OpenID is an third-party identification protocol that allows users to log on to multiple websites with only one username and password.  Users register with one OpenID website, called an Identity Provider.  The user can then log on to any website that accepts OpenID using the identity from the provider.  The “OpenID Acceptor,” as it is called, will send a request to the Identity Provider, which in turn authenticates the username and password and provides a certificate to the OpenID Acceptor.  This certificate, it is important to note, includes varying amounts of personal information, such as email or home addresses, phone numbers, or geographic locations.  Often, OpenID providers afford the user broad control over which personal information is shared with any given OpenID Acceptor.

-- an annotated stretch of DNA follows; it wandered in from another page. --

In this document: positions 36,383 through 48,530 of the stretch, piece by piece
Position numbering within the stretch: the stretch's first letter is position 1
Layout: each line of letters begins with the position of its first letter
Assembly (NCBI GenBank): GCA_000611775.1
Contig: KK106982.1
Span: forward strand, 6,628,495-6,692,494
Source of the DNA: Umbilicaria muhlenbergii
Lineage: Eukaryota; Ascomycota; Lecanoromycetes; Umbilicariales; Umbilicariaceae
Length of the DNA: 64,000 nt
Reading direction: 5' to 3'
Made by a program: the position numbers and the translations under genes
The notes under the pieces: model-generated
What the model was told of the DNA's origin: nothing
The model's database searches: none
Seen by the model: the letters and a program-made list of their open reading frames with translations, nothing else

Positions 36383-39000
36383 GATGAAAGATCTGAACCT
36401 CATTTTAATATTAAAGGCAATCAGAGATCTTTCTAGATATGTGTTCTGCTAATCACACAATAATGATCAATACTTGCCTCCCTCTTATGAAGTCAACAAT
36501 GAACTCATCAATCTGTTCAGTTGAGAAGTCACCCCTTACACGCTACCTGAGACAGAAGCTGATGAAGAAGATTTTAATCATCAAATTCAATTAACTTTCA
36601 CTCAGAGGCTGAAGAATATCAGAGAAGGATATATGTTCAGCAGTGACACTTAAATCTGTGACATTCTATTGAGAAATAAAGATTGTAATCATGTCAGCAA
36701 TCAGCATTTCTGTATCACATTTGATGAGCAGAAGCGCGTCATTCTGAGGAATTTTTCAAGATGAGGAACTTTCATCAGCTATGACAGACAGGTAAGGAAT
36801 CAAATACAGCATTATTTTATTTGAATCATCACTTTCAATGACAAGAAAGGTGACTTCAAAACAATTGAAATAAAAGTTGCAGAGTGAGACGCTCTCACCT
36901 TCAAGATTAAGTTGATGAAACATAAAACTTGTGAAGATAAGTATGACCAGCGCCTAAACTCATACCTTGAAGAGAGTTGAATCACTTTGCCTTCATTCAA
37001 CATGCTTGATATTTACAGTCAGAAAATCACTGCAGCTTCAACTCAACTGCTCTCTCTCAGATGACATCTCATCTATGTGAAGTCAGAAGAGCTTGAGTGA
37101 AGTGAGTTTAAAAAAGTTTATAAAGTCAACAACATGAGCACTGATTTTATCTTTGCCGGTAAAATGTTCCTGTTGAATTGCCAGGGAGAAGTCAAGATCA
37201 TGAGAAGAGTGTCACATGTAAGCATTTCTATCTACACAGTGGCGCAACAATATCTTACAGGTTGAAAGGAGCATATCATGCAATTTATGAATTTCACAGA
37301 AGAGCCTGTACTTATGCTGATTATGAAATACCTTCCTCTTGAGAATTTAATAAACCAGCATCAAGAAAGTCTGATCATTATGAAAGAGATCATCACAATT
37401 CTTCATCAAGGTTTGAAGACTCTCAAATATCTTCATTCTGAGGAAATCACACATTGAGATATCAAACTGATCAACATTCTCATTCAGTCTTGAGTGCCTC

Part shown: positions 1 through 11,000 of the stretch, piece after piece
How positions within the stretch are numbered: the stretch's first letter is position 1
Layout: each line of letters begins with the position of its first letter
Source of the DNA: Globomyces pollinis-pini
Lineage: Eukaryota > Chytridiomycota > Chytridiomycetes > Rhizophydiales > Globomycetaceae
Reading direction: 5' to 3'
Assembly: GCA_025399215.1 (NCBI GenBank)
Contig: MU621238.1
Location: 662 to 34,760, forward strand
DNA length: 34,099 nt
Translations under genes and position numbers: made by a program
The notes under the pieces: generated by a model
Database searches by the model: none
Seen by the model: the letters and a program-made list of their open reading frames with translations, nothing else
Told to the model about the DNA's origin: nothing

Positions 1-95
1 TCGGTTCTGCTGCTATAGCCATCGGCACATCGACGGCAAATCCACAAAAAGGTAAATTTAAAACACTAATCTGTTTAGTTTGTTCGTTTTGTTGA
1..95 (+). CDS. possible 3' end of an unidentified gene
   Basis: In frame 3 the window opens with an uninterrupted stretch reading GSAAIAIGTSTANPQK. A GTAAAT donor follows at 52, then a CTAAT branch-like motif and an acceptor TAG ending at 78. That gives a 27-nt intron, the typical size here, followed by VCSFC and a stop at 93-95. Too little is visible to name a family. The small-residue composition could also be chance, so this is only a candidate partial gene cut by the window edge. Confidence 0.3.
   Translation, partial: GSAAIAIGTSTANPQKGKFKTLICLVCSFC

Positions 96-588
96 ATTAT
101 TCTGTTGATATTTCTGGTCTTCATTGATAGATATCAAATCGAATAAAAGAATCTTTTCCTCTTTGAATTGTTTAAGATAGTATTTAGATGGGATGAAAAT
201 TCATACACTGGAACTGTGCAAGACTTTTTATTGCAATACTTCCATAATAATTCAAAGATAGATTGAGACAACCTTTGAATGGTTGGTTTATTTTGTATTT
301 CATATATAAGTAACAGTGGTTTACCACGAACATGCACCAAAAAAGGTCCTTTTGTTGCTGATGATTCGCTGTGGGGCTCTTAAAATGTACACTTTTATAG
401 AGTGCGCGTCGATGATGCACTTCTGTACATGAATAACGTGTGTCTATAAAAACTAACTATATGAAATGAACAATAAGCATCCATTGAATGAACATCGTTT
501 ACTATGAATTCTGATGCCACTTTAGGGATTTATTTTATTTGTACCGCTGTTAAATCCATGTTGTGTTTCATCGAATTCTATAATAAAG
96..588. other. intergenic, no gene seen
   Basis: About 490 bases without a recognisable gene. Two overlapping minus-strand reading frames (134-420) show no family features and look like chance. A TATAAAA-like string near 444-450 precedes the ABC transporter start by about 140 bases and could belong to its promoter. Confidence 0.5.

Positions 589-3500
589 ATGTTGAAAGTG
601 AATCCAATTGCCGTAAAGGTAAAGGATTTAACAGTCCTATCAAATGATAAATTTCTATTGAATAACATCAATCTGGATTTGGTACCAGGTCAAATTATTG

Many social media sites themselves are becoming OpenID emulators.  Facebook’s version, called Facebook Connect, allows users to log in to sites like Vimeo, JibJab, and CNET without the user having to set up local accounts on those sites.   Not all Identity Providers offer the same features; some disseminate far more personal information than others.  Many prompt the user for manual selection of certain personal records, while others simply rely on the Acceptor to take only what is actually needed.  Companies employing third-party identification protocols may wish to review the supported features of each Identity Provider and the Identity Providers terms and conditions and privacy policy.